As one source put it, he began “kicking the hoops” at provincial coaching dates and created a national talent roster system focused on 16- to 20-year-olds who fed the academy system. While the provinces retained their autonomy, the IRFU invested in staff centrally to ensure they had centrally monitored expert input in the areas of coaching, strength and conditioning training, analysis, nutrition and education.

In addition to fine-tuning the talent supply line, Nucifora set about overhauling the provinces to ensure their ambitions and methods were more aligned with the national side. With no political baggage, he was given the free role to create the structure that maximized “operational and financial efficiency”.

This includes full oversight of all contracts – both players and coaches – ensuring that the recruitment of foreign players did not hamper the development of qualified Irish players and also helped retain the best domestic talent in Ireland.

Nucifora was also able to encourage greater movement of players between provinces to ensure they were given more playing time, even if it meant sacrificing provincial allegiances on behalf of the national team. He also set up a scouting system for qualified Irish players worldwide and encouraged investment and player transfers into the Sevens programme, which brought to light talent such as Hugo Keenan and Robert Baloucoune.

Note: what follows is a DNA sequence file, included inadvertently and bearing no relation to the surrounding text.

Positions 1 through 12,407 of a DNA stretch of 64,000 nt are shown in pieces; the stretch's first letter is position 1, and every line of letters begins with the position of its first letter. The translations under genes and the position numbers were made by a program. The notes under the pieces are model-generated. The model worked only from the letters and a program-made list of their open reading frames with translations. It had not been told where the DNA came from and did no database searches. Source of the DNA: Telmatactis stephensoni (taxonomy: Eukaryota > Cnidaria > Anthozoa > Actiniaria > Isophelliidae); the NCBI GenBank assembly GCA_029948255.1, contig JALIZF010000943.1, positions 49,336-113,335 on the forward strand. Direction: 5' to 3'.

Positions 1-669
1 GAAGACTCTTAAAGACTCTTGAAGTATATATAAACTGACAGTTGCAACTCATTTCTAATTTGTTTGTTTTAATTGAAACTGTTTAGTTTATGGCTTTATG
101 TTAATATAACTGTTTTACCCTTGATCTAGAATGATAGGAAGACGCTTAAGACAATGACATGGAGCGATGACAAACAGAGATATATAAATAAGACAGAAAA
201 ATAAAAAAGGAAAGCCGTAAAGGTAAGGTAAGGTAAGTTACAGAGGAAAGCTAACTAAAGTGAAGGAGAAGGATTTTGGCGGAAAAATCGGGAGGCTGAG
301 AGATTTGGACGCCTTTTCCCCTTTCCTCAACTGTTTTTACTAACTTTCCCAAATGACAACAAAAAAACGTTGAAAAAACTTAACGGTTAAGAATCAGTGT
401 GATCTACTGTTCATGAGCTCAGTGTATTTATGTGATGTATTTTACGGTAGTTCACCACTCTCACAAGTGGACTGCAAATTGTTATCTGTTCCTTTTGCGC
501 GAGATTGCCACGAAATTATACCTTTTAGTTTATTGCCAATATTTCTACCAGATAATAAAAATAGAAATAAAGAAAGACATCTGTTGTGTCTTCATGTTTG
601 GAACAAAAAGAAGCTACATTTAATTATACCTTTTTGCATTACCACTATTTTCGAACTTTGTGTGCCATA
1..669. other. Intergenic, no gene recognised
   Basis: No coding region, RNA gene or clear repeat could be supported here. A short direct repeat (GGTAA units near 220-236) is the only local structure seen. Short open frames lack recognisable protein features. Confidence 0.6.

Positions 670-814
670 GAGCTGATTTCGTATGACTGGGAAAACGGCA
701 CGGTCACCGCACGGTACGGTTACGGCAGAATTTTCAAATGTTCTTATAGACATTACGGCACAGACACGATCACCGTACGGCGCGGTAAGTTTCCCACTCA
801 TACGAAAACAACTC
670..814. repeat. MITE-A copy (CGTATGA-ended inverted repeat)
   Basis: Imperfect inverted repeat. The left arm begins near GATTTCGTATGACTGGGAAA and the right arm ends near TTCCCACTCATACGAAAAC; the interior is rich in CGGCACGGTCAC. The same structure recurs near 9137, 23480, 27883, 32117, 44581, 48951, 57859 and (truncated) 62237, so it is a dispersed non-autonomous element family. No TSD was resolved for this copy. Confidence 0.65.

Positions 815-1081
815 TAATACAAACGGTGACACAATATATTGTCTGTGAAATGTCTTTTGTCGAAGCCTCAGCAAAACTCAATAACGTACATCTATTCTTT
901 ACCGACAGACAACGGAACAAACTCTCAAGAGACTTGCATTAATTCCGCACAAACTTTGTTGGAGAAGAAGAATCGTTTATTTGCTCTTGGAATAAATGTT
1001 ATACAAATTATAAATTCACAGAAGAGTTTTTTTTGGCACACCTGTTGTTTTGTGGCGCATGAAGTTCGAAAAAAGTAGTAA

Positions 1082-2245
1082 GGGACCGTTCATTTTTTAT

Huge Keenan has been at his best in this Six Nations - Shutterstock/Fabio Frustaci

Huge Keenan has been at his best in this Six Nations – Shutterstock/Fabio Frustaci

But perhaps most important was the strong mix of control, support and cohesion offered to Farrell, who fully embedded himself in the program, having confidence in his coaching staff while having the foresight and judgment to make difficult selection decisions and deliver his players into the positions where the injury stoppages were met with calm and reckless reactions rather than panic.

Nucifora, in turn, encouraged Farrell and the provincial coaches to make decisions without the pressure of short-term results to avoid becoming “week-to-week beasts.”

“I want our coaches to think they are embarking on something bigger than winning the competition this year,” Nucifora added.

“Sometimes people paint that as big brother, but it’s not. The Connacht role of replacing Andy Friend with Pete Wilkins was a joint venture with the Chief Executive and me, telling them what they need is never going to work.”

Ultimately, that includes his relationship with Farrell.

“I’m not a control freak when I trust someone and I trust their instincts, if they tell me they think this is going to work, I ask a question or two and that’s good enough for me.

“We work together, strategize together and talk all the time about where we need to be and what we need to do to get there. It’s working together and understanding the value of what we need to do to make this happen.”

And that included the decision to extend Farrell’s contract to 2025 early last year before the RFU had a chance to consider him as Jones’ successor.

“He’s the type of guy that as soon as he makes a commitment and he knows you have faith in him, he knew we were going to do a deal,” Nucifora added. “I was confident that we had the right person, I never doubted for a moment that he was not the right person for this.”